Reed and Enright [6] hypothesized specific benefits of the Forgiveness Therapy to survivors of spousal psychological abuse that may not be present in other forms of therapy. These include a specific focus on decreasing resentment towards the abuser as well as the validation of one’s anger, the acknowledgement that the survivor is a person of worth and the abuse does not change that worth, and that the survivor is also a person of courage because of her willingness to relinquish her resentment and recognize that her abuser is also a person of worth [6].

The Forgiveness Therapy also was found to be instrumental in helping survivors of spousal psychological abuse engage in relevant social justice issues and causes with positive energy as well as find new purpose in helping others who are in pain or are experiencing injustice. This is important to point out because Forgiveness Therapy and education has been criticized in the past because of the assumption that it prevents female survivors of abuse from assuming an activist role against such abuse and injustices [22].

Forgiveness Intervention for Women with Fibromyalgia

The third study illustrating forgiveness as an effective form of treatment with female abuse survivors was conducted by Lee and Enright [5]. This research compared the efficacy of a forgiveness intervention based on Enright’s [8] process model with a fibromyalgia health intervention, focusing on healthy lifestyles and diets, and sleep and stress management, on women with fibromyalgia (FM) who had experienced physical, or sexual abuse, and emotional or physical neglect in childhood by one of their parents. Previous research on forgiveness illustrates that forgiveness is effective in improving physical as well as mental health [24,25]. The participants in Lee and Enright’s study were 11 women diagnosed with FM for 1 to 20 years (M=8.91) and ranging in age from 21 to 68 years old (M=43.55). Participants were all volunteers recruited from newspaper advertisements as well as flyers and mass e-mails.

Screening measures were used to identify 16 participants (dropped to 11 by the end of the study) who completed the pretests and then were randomly assigned to either the forgiveness or a FM health intervention. As in the Freedman and Enright [3] and the Reed and Enright [6] studies, participants engaged in individual sessions, although the limit was set at 24 sessions for both groups. Sessions occurred once weekly for one hour with the same intervener. The treatment manual for the participants who received the forgiveness intervention was Enright’s [8] book, Forgiveness Is a Choice. Participants (N=5) in the FM health intervention received a 290-page manual consisting of 32 book chapters selected from 15 books, three journal articles, and one outline resource as well as a 10-page syllabus including learning objectives and summaries of all sessions developed by the first author. The intervener had extensive knowledge in both the forgiveness process and the FM [5].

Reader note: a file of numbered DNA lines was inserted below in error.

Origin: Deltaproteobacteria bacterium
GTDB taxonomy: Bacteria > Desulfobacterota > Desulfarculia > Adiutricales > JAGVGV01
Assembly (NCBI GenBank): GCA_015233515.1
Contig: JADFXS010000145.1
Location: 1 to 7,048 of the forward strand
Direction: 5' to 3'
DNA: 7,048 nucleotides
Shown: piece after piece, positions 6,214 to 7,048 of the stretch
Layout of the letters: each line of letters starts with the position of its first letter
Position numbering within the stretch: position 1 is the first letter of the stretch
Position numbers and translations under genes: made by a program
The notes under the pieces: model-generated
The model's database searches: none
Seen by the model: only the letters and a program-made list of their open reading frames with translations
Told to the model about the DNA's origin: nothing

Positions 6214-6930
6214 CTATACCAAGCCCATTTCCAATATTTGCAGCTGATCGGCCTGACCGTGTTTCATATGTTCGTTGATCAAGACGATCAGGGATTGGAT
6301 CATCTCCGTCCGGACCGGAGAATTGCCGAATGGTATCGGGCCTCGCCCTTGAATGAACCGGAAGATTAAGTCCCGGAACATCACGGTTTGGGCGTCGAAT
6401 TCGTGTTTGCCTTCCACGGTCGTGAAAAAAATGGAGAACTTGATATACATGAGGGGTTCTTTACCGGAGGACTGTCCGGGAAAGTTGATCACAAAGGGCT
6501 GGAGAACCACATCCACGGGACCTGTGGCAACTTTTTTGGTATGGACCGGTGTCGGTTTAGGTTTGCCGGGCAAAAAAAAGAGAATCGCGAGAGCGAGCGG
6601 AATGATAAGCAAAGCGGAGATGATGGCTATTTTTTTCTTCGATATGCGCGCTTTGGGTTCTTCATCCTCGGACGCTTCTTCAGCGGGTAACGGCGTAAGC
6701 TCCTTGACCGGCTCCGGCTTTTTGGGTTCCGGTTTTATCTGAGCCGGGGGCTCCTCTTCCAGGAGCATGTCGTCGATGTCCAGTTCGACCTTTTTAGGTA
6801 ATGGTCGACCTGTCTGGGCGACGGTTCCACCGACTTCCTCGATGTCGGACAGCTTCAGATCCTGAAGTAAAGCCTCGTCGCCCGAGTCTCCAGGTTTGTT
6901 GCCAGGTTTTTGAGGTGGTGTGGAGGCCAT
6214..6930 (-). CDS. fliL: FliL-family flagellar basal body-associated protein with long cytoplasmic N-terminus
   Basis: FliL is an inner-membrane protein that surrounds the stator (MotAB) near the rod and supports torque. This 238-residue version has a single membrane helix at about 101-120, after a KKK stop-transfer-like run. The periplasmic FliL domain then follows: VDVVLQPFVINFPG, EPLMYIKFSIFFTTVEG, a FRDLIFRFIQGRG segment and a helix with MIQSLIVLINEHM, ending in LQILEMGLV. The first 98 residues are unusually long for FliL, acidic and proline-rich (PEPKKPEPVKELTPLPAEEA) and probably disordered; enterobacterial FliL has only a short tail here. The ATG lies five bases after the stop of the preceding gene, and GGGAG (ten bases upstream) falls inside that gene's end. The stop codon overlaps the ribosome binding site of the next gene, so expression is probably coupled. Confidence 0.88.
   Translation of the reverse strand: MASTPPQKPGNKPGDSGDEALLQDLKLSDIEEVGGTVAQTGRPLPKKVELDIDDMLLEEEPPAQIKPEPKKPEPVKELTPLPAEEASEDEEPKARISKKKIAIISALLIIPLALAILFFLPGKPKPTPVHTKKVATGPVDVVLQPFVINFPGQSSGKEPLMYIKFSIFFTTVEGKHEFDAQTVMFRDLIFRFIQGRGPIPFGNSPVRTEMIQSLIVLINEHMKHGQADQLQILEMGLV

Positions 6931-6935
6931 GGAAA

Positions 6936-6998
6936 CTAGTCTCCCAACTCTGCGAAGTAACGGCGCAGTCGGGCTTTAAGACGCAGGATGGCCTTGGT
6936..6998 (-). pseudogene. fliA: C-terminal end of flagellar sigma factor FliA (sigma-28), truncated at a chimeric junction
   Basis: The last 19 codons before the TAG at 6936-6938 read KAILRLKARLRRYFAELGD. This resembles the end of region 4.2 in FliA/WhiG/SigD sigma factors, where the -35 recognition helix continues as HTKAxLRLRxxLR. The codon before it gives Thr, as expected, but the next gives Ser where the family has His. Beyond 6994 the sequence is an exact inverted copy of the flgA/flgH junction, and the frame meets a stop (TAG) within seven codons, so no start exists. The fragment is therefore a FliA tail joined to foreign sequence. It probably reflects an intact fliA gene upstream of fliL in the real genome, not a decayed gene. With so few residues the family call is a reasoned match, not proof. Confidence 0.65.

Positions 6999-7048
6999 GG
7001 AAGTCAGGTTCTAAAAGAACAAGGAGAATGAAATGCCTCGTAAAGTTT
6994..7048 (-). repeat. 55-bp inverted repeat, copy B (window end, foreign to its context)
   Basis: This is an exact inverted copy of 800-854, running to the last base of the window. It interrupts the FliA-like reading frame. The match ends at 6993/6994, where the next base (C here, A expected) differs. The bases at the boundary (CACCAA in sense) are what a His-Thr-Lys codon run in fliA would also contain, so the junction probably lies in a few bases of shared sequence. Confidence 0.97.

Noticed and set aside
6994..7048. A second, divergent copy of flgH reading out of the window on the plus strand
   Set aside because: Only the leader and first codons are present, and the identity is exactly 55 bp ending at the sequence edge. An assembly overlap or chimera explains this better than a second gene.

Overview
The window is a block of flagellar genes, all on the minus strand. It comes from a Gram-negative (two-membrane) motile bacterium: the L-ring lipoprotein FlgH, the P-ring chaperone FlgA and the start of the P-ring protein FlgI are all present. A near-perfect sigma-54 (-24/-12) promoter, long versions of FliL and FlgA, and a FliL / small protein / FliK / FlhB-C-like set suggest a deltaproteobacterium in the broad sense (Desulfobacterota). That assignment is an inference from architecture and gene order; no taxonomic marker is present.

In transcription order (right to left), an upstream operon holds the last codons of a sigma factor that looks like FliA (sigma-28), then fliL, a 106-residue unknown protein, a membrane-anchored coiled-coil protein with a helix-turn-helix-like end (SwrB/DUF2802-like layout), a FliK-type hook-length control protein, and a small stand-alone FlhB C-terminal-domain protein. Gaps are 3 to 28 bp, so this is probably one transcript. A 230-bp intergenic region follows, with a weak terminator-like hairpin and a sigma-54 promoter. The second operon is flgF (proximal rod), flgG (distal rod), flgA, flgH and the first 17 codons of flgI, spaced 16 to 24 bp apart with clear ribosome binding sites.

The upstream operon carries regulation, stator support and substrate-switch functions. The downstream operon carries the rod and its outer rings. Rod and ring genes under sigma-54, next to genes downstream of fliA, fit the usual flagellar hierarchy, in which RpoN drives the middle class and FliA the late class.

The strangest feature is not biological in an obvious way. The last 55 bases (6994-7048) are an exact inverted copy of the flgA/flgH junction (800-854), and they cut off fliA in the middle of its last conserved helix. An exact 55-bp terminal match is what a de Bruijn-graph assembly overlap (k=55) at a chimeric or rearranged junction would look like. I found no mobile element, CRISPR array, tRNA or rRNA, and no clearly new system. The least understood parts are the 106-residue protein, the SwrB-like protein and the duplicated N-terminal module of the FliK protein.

What is unique about this study is that the FM intervention participants completed weekly quizzes to assess their understanding of the readings and both the FM and forgiveness intervention participants completed final tests in FM and forgiveness. According to Lee and Enright [5] the weekly quizzes and final tests were important motivators for participants to read their materials before each session and know that the intervener was intent on helping them learn as much as possible about FM healthy practices and forgiveness. Results illustrate that the forgiveness group participants showed greater improvements in forgiveness, overall FM health, and state anger compared to participants in the FM health group. A follow-up assessment occurred 12 weeks following the intervention and results showed greater reduction of state anger in the forgiveness group. Lee and Enright [5] hypothesize that forgiving parents also may have gradually reduced the forgiveness participants’ situational anger [5].